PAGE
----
Attention Deficit in the Classroom

What happens when university students have unfettered access to the Internet during classes? Anyone who has spent more than a few minutes in a wireless-enabled classroom knows the answer: of the students with laptops, many are online, and many of the online crowd are surfing far from the seas of academe. Such is the conclusion of an article in the Ann Arbor News today: "As U-M Goes Wireless, Results Are Not Always Academic."
The University is adapting, slowly. The law school, for example, “now blocks individual students’ access to its wireless network when they’re supposed to be in class.” And at least one professor, Ben van der Plujim, wrote software called “Lecture Tools” that enables a presenter to share slides directly with students, allowing them to follow along with the lecture, and take notes on their laptops — giving idling hands something to do during the lecture other than click around the web.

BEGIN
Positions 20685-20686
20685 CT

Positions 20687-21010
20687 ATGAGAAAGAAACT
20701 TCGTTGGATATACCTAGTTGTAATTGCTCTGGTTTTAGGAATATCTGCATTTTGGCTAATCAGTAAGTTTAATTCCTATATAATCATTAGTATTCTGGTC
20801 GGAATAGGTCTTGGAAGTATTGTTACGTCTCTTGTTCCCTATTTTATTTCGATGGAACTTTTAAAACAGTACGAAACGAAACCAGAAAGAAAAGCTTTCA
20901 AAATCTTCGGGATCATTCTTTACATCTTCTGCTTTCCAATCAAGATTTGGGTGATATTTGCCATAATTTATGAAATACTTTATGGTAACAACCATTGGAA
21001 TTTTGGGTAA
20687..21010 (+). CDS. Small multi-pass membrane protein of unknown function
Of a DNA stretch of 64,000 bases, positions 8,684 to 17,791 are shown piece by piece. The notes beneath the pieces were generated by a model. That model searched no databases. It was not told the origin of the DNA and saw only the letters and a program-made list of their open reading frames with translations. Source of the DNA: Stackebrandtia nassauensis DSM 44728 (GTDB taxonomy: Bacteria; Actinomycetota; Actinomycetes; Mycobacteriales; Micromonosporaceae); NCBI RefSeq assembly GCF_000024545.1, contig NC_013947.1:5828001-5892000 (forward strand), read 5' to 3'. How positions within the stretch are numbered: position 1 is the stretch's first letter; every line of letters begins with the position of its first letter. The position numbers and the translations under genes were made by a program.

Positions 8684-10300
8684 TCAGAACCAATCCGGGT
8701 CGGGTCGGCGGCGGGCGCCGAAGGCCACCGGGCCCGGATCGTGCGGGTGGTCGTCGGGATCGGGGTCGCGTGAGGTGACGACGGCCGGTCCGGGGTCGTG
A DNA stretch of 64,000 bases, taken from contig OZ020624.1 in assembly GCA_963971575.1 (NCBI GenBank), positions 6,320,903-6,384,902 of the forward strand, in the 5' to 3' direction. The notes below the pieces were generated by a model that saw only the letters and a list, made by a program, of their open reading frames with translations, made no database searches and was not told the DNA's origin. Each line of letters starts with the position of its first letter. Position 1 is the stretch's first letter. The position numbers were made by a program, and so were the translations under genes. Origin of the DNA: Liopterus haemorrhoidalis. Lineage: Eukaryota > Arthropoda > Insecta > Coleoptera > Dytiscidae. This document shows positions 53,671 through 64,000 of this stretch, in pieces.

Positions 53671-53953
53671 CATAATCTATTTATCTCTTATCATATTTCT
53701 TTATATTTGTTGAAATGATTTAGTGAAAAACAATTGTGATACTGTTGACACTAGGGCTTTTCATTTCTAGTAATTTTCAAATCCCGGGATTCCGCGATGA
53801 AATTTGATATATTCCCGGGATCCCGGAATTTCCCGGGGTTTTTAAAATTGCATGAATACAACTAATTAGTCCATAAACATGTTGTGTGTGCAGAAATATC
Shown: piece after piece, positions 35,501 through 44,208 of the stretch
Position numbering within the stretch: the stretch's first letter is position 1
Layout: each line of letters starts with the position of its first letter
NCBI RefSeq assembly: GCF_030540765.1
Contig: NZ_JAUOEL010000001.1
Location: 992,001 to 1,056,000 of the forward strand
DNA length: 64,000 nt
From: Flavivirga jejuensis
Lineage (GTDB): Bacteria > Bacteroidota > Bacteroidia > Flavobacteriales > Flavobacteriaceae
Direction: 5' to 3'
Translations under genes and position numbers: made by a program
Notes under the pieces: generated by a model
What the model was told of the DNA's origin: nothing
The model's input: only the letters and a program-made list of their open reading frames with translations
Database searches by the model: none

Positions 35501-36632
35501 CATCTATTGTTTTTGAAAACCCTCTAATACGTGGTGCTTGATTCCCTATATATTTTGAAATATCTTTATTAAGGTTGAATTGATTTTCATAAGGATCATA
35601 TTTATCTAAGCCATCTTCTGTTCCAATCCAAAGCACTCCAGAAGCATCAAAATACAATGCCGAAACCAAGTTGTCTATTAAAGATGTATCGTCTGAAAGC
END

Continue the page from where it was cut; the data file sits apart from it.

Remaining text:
It will be interesting to observe the evolution of in-class technology use — particularly by students — as network access becomes better integrated into the classroom.